Probably the most confusing metric Unique Events is now deprecated in the Google Analytics world.
Google's approach to Big Data is BigQuery - a web service for interactive analysis of massively large datasets using SQL-like syntax. How big is Big? Millions and billions of rows can be processed in seconds. Oh, and yes - you can run Regex in your queries!
While BigQuery syntax is very much SQL-like, it is not a traditional relational database when you consider how it stores and processes data. You may want to denormalise your data to ensure super fast processing and you could also use nested records. The BigQuery engine follows the NoSQL (Not Only SQL) concept, which has recently gained popularity.
If you are a happy owner of a Google Analytics Premium account, the BigQuery Export for Google Analytics is available to you. This awesome feature will automatically export raw session and hit level data to BigQuery. Basically, each visit and each event will be represented as a single row with all hit attributes. That's right - data is not aggregated. Do you feel the potential? That's a major difference from Google Analytics API export. Do we get sampling in BigQuery? Of course not! And it works much, much faster than the GA interface or GA scheduled unsampled reports.
However, it does comes at a cost. With the amount of data Google Analytics stores for every hit, this does not come as a surprise. The good news is that Google provides Premium clients with a significant monthly credit to spend on their's BigQuery business needs.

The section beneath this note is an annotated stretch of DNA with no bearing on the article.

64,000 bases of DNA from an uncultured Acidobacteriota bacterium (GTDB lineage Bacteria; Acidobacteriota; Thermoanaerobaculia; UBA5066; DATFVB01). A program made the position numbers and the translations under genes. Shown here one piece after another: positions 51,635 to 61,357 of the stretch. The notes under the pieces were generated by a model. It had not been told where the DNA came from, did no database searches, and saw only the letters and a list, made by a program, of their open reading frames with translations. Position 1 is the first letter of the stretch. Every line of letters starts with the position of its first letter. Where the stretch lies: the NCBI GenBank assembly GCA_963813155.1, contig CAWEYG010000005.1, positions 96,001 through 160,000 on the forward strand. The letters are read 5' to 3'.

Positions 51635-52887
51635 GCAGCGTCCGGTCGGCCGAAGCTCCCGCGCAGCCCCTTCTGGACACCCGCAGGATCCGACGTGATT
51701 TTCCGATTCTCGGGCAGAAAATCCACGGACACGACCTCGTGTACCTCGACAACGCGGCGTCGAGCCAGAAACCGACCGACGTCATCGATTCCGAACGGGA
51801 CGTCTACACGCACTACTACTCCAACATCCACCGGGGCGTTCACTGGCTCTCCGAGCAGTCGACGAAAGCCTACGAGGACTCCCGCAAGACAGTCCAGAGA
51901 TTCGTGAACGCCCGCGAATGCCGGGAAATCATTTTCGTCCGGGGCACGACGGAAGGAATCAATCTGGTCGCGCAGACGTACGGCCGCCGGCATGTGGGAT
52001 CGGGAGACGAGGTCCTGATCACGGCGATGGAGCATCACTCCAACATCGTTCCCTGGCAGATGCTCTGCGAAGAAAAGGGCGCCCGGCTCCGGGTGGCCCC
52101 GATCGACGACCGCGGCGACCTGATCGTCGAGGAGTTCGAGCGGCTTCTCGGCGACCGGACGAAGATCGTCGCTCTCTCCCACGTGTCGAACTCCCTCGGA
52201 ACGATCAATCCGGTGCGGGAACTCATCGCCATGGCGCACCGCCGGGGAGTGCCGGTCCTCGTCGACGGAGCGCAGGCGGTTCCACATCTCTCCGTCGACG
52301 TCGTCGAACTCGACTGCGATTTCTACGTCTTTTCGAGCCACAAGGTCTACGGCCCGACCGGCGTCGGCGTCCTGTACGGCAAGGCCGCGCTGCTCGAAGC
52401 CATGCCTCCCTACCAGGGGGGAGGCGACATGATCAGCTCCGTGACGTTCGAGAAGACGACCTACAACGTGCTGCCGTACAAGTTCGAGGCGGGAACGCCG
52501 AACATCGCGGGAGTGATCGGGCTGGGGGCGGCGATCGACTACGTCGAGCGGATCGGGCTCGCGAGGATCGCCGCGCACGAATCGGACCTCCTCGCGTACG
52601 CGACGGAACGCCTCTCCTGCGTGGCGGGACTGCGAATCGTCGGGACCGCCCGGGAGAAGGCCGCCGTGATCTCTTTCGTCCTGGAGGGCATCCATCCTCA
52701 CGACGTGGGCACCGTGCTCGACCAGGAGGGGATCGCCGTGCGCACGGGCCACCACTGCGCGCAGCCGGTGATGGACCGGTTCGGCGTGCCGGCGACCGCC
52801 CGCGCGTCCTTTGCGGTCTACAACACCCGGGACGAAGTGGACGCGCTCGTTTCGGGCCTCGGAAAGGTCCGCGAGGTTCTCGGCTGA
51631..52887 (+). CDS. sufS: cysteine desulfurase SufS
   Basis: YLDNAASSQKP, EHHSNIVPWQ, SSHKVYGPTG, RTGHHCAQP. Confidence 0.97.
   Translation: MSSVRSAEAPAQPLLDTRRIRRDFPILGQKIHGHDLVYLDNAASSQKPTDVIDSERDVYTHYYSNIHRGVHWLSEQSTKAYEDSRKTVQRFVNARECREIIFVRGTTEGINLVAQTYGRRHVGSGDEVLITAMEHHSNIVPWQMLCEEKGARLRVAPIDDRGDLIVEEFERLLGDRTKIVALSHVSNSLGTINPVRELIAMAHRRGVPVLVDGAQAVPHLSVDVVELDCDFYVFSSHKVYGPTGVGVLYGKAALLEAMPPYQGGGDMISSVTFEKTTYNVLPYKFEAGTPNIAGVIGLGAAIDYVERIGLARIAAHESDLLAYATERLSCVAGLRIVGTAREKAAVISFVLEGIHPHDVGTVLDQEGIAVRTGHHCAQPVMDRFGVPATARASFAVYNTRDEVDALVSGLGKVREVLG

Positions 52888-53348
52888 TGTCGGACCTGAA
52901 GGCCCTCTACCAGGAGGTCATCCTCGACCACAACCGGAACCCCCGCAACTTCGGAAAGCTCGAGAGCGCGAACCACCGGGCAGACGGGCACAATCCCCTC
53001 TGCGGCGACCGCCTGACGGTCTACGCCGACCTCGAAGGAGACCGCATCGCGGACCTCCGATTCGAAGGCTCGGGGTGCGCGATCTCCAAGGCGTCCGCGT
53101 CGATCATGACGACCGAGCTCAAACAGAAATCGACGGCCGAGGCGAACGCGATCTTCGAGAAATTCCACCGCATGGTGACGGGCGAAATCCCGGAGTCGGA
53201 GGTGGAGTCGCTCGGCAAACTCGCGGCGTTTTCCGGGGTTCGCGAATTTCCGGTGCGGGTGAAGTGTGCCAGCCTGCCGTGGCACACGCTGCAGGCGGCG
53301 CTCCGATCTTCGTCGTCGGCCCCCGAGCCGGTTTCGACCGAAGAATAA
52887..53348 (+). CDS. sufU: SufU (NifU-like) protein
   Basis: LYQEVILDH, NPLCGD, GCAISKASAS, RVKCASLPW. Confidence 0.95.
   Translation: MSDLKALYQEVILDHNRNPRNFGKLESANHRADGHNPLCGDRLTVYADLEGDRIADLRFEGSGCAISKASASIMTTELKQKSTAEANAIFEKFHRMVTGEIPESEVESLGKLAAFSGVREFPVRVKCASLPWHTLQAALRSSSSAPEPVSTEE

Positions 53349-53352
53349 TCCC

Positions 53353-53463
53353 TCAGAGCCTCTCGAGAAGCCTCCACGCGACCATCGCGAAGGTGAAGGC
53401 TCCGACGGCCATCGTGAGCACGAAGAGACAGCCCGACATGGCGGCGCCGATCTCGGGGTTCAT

Google charges for data storage and processing (measured by the amount of data being processed). At the time of writing, Google charges $0.020 USD per GB, per month for storage and $5 USD per 1 TB of data being processed by queries. To put these numbers into context, let's see how many bytes a single Hit may take.
The sample GA table (ga_sessions_20130910) dated back to Sep 2013 is pretty small: 62Kb for 63 rows (one session one row). However, it gives us a clear idea about the average practical row size. Less than 1KB per session or 175 bytes per hit on average. How do I know that? I calculated the number of hits using this simple query:
SELECT sum(totals.hits) FROM [google.com:analytics-bigquery:LondonCycleHelmet.ga_sessions_20130910]
So with 175 bytes per hit and having 10 mln monthly we are looking at approximately 1.63Gb of data. This leads to a BigQuery storage cost of $0.03 - not much at all. If you request your whole dataset using BigQuery approximately 628 times - another $5 will be added to your bill. Saving 1B (it's one billion, lads) hits in BigQuery will result in a storage cost of $3.26 monthly. Pretty affordable.
The numbers above are for simple and standard tagging. Who is doing basic tagging these days? People shop digitally, enjoying micro-moments in 2015 and to improve our ROI we need to measure a little bit more than pageviews and sessions. And by doing so we significantly inflate our bytes-per-row number. How significantly? It depends, as every byte you sent is stored and counted against your quota.